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Sep 07, 2012

Institute achieves top African education ranking

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Africa|Education|GM|Projects|Resources|The Financial Times|Africa|China|India|Japan|South Africa|United States|Gordon Institute Of Business Science|University Of Pretoria|Online Survey|Online Surveys|Ral Management|Jonathan Cook|The Financial Times|Latin America
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The University of Pretoria’s Gordon Institute of Business Science (Gibs) has been ranked as the top African business school for 2012 in the Financial Times yearly Executive Education rankings, says Gibs executive director Jonathan Cook.

The ranking is compiled by using data from two sets of online surveys – one for schools and the other for clients. Business schools are asked for the contact details of several top clients, who are then invited to complete an online survey about the school.

Top Gibs clients that participated in the survey comprise South African corporate companies, as well as multinationals that operate in the rest of Africa and abroad.

“We have worked hard to be the top business school for executive education in Africa,” Cook states.

Gibs creates customised business programmes for companies to ensure it meets their needs and caters to specific challenges and opportunities in the South African environment.

The institute also offers several other learning opportunities, ensuring that executives learn skills applicable to their work situation through projects and simulations.

Gibs’ executive education programmes, particularly its customised programmes, go beyond the classroom, says Cook.

“We aim to produce the kind of business leaders South Africa needs.”

He explains that successful business leaders are able to succeed in the country’s current dynamic market, are able to cope with an unpredictable future, are aware of social and political trends in society and are able to make things happen.

Business leaders also need to be entrepreneurial, as South Africa has a significant job creation need, he adds.

Full-Time General Management
Further, Gibs is offering a full-time gene- ral management (GM) Master of Business Administration (MBA) programme for the 2013 academic season, Cook reveals.

We are adding the programme to our current part-time and modular MBA courses, as there has been demand for a full-time course from South African and foreign students.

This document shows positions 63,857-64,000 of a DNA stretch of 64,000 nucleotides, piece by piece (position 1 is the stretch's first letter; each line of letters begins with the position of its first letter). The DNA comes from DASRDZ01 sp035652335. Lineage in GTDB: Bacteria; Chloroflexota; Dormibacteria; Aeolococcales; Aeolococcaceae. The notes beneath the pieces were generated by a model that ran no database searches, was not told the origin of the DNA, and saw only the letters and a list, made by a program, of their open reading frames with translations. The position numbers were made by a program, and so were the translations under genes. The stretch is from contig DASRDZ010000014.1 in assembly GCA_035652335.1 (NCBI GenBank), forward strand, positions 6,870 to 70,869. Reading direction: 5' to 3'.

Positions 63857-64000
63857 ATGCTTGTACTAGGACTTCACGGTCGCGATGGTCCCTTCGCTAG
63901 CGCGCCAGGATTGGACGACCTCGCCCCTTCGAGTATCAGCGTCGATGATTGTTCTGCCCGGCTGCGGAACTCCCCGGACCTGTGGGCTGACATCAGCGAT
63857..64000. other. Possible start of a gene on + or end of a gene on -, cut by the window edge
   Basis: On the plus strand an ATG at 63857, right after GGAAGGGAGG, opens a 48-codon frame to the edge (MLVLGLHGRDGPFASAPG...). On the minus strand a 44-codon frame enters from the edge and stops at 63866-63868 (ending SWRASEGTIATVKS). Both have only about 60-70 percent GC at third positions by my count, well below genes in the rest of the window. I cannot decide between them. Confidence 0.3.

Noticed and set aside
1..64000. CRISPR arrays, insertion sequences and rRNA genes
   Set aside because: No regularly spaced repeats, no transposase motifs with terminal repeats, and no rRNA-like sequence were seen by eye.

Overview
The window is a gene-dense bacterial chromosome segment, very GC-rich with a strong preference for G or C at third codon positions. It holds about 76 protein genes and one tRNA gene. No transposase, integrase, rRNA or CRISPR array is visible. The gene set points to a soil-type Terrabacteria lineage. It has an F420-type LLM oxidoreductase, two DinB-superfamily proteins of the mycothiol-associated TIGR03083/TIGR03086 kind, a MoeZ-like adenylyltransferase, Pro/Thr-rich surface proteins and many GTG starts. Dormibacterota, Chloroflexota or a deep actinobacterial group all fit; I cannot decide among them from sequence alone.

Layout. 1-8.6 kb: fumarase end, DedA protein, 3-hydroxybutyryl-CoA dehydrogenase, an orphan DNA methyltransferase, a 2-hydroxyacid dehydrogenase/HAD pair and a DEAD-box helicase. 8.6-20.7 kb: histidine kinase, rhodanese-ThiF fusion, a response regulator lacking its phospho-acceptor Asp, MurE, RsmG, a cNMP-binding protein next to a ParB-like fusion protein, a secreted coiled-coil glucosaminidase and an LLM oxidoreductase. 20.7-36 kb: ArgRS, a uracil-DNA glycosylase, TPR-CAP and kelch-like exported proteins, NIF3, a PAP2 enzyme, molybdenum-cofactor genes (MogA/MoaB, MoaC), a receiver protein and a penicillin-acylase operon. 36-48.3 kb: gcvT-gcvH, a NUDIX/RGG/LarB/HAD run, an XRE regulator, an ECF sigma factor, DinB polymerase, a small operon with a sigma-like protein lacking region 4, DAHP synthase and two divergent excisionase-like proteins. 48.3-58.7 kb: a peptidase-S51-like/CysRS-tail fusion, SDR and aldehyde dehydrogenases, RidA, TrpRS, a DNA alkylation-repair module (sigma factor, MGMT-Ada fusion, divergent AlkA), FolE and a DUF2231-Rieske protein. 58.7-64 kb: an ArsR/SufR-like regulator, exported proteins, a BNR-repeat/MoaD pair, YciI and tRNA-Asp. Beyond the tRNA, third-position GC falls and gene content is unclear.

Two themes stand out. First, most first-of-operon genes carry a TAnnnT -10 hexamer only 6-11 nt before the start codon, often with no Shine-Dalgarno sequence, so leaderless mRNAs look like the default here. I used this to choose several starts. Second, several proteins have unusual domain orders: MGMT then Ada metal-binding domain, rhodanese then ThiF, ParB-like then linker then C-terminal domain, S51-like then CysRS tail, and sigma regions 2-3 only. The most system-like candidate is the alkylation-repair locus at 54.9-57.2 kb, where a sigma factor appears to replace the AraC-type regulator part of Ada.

The full-time programme can be completed in 15 months, while the duration of the part-time GM MBA programme is two years.

The structure of the Gibs MBA programme allows students to apply their knowledge in their work environment and stay abreast of developments in the ever-changing business world.

Cook notes that the interest in Gibs’ MBA programme is growing every year.

“The reputation of the Gibs MBA is growing steadily and we receive good feedback from the market.”

The programme covers management functions such as accounting, finance, marketing, human resources management, strategy, operations management and economics.

It also features a compulsory global module in the second year of study, which is a distinctive element of the Gibs MBA.

The compulsory global module requires students to focus on the unique opportunities and challenges offered by various countries and to gain insight into how their peers operate in diverse markets.

This year, MBA students can choose to visit India, China, Japan, Latin America or the East or West Coasts of the US, Cook notes.

“We also expose students to the South African business context, focusing on issues such as identity, prejudice and race in the workplace and how to manage South Africans.

“With the MBA, we are preparing students to run a company and take profit and loss responsibility for a business,” he explains.

“We try to create well-rounded leaders and the MBA programme is an opportunity for managers to develop their leadership ability.”

Gibs has an MBA intake of 270 students a year – 220 for the part-time courses and 50 for the full-time course.

“We have a very strict selection process and have to turn away more students than we accept.

“The MBA course is academically demanding and rigorous, with a success rate above 80%,” says Cook.

One requirement of the MBA is learning to cope with a large amount of material in limited time, which is a major requirement for general management.

“If it were easy to achieve an MBA, it would tarnish the image of the qualification,” he states.

Applications for the 2013 MBA programme opened in May and will close on November 12.

Edited by: Chanel de Bruyn
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